Monday, April 29, 2013

Pulp Poem of the Week

The guilt that separates
man from insects
is not wider than that which severs
the polluted from the chase
among women.

     Charles Brockden Brown
     Wieland; or The Transformation

Wednesday, April 24, 2013

Book Review: Donald E. Westlake, Jimmy the Kid (1974)

As brilliant as it is self-indulgent, the third Dortmunder novel will delight Westlake fans in general and Parker fans in particular. If you already know anything about 
Jimmy the Kid, then you already know too much. Read it before you learn more. Grade: A

Monday, April 22, 2013

Pulp Poem of the Week

it was one thing
to fill four pages
of stupid questions
with on-the-spot lies,
and another thing
to remember
all those lies
ten minutes later

          Richard Stark
          Butcher’s Moon

Monday, April 15, 2013

Pulp Poem of the Week

We weren’t—
and then we were.

     Elliott Chaze
     Black Wings Has My Angel

Monday, April 8, 2013

Book Review: Donald E. Westlake, Bank Shot (1972)

In the second Dortmunder novel, Dortmunder steals a bank, and the results are consistently entertaining. The only real flaw in the developing Dortmunder formula is that Westlake has difficulty resisting broad comedy, as when Dortmunder and his crew are closed in the back of a truck with an insidiously bad smell, and will they vomit or won
t they? I imagine that I will keep reading the Dortmunder series until I reach the first fart joke. After that, I may have to stop. Grade: B

Pulp Poem of the Week

She climbed to her feet,
watching me warily and
trying to back away.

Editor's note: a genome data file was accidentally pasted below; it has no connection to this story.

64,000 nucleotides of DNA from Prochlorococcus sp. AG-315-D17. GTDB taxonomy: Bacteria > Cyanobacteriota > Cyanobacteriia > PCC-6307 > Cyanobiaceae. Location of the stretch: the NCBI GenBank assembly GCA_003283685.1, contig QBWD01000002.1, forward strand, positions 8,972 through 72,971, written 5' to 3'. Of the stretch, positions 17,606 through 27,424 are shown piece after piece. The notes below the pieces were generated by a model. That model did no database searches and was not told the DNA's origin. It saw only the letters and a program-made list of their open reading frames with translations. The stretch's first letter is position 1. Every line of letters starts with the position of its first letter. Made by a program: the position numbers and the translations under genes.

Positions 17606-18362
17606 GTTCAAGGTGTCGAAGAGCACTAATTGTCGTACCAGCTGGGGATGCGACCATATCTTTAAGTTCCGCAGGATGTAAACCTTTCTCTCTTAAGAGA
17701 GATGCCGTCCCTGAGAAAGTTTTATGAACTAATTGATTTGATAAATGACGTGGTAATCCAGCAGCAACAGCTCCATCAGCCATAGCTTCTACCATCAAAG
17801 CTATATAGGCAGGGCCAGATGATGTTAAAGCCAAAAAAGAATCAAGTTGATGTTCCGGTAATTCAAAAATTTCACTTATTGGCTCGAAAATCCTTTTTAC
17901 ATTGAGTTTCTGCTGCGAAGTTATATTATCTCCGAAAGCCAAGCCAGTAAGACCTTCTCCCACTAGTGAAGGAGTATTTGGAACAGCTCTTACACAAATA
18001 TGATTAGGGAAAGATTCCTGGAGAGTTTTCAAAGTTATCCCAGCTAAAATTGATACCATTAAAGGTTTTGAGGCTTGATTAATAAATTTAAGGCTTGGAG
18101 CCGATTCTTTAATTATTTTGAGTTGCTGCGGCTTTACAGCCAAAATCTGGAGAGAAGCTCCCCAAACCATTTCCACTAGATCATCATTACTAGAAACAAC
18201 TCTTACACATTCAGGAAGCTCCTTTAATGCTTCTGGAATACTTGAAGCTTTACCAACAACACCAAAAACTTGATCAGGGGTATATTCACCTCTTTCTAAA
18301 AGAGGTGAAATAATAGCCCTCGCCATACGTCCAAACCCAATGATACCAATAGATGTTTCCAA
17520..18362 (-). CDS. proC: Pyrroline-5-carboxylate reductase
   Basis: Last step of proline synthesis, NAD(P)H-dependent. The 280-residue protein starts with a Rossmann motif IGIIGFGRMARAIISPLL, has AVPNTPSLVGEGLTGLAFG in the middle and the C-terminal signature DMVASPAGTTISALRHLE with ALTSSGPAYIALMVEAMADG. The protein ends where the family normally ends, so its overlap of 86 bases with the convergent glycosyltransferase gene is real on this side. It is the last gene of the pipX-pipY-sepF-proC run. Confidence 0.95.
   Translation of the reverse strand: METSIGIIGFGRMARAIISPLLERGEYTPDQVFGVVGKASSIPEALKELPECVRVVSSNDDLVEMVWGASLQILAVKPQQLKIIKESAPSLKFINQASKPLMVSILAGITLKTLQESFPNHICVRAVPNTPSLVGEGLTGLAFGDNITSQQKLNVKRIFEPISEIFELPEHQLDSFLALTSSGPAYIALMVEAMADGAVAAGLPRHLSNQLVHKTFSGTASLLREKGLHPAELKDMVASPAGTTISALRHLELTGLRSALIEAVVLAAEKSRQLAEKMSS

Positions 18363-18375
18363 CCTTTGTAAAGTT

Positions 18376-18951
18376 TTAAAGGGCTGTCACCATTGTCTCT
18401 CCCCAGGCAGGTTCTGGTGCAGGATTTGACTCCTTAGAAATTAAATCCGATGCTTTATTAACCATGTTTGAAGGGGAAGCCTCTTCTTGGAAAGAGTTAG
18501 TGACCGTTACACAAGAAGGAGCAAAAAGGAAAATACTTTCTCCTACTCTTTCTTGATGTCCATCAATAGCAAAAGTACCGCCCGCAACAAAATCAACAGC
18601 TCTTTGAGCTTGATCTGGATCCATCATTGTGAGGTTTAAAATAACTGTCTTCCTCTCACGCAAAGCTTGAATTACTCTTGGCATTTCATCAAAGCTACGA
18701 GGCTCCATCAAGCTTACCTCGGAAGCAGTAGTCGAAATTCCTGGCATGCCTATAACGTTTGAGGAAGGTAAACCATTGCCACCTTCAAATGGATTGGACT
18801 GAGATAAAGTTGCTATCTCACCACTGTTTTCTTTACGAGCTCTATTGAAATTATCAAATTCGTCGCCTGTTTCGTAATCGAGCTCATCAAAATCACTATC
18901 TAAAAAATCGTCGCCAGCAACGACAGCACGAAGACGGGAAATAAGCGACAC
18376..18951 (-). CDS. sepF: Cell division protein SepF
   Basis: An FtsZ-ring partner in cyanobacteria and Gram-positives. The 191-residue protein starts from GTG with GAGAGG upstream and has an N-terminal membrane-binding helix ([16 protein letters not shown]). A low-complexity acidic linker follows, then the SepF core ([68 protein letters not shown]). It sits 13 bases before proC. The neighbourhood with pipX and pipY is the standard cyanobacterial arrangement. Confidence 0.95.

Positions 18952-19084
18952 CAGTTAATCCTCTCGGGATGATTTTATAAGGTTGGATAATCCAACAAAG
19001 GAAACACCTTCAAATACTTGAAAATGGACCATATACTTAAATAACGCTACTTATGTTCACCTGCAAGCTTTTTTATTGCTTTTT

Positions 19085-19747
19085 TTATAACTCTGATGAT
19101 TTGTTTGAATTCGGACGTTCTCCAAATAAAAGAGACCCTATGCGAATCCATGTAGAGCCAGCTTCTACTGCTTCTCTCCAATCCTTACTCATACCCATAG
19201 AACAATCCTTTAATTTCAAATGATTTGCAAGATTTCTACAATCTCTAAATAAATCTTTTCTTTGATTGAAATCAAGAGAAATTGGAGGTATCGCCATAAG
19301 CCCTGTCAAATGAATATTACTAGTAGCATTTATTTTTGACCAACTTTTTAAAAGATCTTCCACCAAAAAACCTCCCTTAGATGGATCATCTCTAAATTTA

I said nothing, and
merely slapped at her again,
feeling a little sick at my stomach.
She was about eighteen.
But it had to be done.
This was the method
they’d left us.

     Charles Williams
     Talk of the Town

Friday, April 5, 2013

Book Review: James McKimmey, Cornered! (1960)

James McKimmey was in almost the right place at almost the right time to be counted as one the great writers of noir’s greatest decade, the 1950s. Had he published his first book with Gold Medal in 1951 (as opposed to first appearing with Dell in 1958), McKimmey would be mentioned along with the likes of Charles Williams and Gil Brewer as one of the era’s best, and more than one of his novels (1962’s Squeeze Play) would have come back into print by now. The upside to this, however, is that McKimmey’s OOP books are not exorbitantly expensive, given that they still fly below most readers’ radar. Cornered!, from 1960, is well worth seeking out. The plot centers around Ann Burley, an attractive young woman who provided eye-witness testimony in a California murder trial and since then has improvised her own less-than-ideal witness protection program in small-town middle America. The novel gets off to a fast start when a pair of hoods, who are getting close to finding her, believe that they have been spotted by law enforcement at a local gas station. Grade: B

Monday, April 1, 2013

Pulp Poem of the Week

Now that bust-line architecture
has become a basic industry,
like steel and heavy construction,
all the old pleasant conjectures
are a waste of time
and you never believe anything
till the lab reports are in.

     Charles Williams
     Girl Out Back